I am fascinated by the parallel between the player's experience and the scientific process. By playing with a system we get a feel for the rules that govern it. We build up this data on what is possible in this system, and our brains look for patterns in that data to summarize it. By throwing balls, dropping apples, and looking at the moon for a while, humankind was able to formulate the theory of gravity. Formulating a mathematical theory is just another step in a process of finding patterns.

In the above except from the *No Ordinary Genius* documentary Richard Feynman talks about how research in physics is similar to watching some gods play a chess game without knowing the rules and only being able to see parts of the board. You may learn from careful observation about how the bishop doesn’t change color, or how it may only move along a diagonal. Or you may witness castling and you didn’t expect it.

In old games a lot of gameplay elements where left to be discovered by playing, and not explained verbally using tutorial text. And nowadays there is a resurgence of games that do this, the most extreme example that comes to mind being Starseed Pilgrim which gives almost no hints about many of its mechanics.

Feynman talks about how sometimes in physics there are these unifications and the theories become simpler. They can seem more complicated (possibly because they explain more) but they are actually simpler. Then he says that it doesn’t happen in Chess and that the rules seem to get more complicated. I think this is not true for all rules.

If you only ever saw a queen moving diagonally and suddenly it moved a square horizontally to the left, and maybe later on you saw it moving three squares horizontally to the right, you may think that queens move diagonally, except horizontally three square to the right, and one square to the left, but over time you might realize that they can move any number of squares horizontally and everything becomes simpler again.

However, I assume Feynman is referring to rules like castling or promotion of a pawn to a queen that feel like rules added on top of the previous rules, and can never be unified. Aesthetically these types of rules often feel less beautiful to me. I consider a game that can be "unified" a sign of a beautiful game. It is beautiful from a pure game-design aesthetic sense but in addition the moments when the brain connects these distinct elements into a single whole are magical.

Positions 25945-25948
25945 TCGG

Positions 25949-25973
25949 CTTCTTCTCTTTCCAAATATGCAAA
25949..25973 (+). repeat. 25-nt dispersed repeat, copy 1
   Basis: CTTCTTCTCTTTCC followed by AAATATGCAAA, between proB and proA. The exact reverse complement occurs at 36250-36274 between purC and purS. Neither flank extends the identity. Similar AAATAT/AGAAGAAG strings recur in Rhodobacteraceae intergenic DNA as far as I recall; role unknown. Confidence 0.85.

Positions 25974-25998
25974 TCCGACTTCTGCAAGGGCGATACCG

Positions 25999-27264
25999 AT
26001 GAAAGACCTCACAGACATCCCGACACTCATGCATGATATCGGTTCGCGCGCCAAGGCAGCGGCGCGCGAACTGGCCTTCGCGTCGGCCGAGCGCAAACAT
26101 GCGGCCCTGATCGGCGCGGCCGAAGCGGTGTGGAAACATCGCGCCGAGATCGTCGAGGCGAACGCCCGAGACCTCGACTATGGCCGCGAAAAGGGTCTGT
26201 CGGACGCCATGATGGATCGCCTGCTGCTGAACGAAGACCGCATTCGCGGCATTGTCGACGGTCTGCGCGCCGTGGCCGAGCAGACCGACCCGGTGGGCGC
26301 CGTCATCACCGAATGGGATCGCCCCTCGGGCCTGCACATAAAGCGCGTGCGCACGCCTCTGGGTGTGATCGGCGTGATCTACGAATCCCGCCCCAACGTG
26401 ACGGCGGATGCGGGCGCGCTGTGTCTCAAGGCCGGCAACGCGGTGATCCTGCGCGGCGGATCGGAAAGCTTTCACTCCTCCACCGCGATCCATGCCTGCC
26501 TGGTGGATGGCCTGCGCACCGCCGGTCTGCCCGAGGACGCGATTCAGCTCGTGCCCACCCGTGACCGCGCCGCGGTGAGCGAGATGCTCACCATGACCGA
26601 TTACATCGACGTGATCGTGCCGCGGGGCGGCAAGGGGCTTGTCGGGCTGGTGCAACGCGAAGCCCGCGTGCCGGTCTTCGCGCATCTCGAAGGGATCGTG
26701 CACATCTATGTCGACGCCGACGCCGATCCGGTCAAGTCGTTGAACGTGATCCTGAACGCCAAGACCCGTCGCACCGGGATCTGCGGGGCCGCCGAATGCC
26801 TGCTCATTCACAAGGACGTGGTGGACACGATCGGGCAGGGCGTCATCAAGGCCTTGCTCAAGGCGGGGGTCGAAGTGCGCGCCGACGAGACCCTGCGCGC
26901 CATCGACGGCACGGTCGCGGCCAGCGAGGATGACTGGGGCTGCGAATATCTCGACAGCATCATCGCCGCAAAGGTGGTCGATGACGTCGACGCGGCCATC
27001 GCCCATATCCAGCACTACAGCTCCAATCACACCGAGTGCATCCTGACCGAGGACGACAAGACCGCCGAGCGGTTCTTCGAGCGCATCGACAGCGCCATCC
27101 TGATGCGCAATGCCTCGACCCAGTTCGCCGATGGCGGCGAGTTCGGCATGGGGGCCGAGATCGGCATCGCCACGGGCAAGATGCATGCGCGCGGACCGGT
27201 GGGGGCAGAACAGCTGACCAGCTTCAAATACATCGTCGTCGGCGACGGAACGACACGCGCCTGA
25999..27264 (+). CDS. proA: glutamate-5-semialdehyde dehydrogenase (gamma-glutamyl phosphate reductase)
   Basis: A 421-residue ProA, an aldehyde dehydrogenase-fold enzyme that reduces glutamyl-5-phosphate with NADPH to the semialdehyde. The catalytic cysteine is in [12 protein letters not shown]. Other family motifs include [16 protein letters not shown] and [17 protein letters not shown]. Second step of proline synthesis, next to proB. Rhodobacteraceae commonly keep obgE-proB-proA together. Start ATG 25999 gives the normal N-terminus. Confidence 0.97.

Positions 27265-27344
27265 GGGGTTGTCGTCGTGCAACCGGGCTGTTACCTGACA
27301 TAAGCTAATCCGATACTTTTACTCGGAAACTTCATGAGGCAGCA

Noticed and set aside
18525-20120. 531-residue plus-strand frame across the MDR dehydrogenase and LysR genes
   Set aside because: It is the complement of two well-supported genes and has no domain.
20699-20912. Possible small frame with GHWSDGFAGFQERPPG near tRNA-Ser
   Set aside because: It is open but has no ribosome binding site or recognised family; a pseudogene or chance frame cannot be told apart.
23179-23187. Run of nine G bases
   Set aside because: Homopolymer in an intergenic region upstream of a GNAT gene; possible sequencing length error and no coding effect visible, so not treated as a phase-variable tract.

Miegakure brings these concepts from science and games together very tightly because it is as much a game as it is a realization of a mathematical concept. Miegakure is built such that it is simple at first but if you look deeper you can build a better model of what is happening. For example you can play almost the entire game just using the large cubes (actually Tesseracts), but you may gradually learn that your position within each cube does matter. And so your model might expand from thinking you see these thick slices of objects, to knowing you see along an infinitely thin slice and that suddenly explains why things change based on your position (etc...) and your model becomes simpler again.

And there is a beautiful example involving certain blocks being longer along the fourth dimension but because of spoilers I can’t really talk about it in details. But basically, players can build a working ruleset of what is happening, and that allows them to solve puzzles, but that ruleset is very simple. Even people that understand the math well seem to sometimes still use the approximate ruleset because it works so well. I know I do. I love the idea that you could explain the simple rules to someone and they would be able to play, or you could make a game that would be just about these rules, but they are in fact part of a larger, more mysterious whole.

I am reminded of the gameplay layering that happens in good Zelda games: a crack on the wall might not mean much to the player at first, but once the bombs are acquired the whole game world is seen from a new light. In Miegakure the secrets are more intrinsic, and when someone comes to truly understand the unifying rule it is a beautiful thing to see.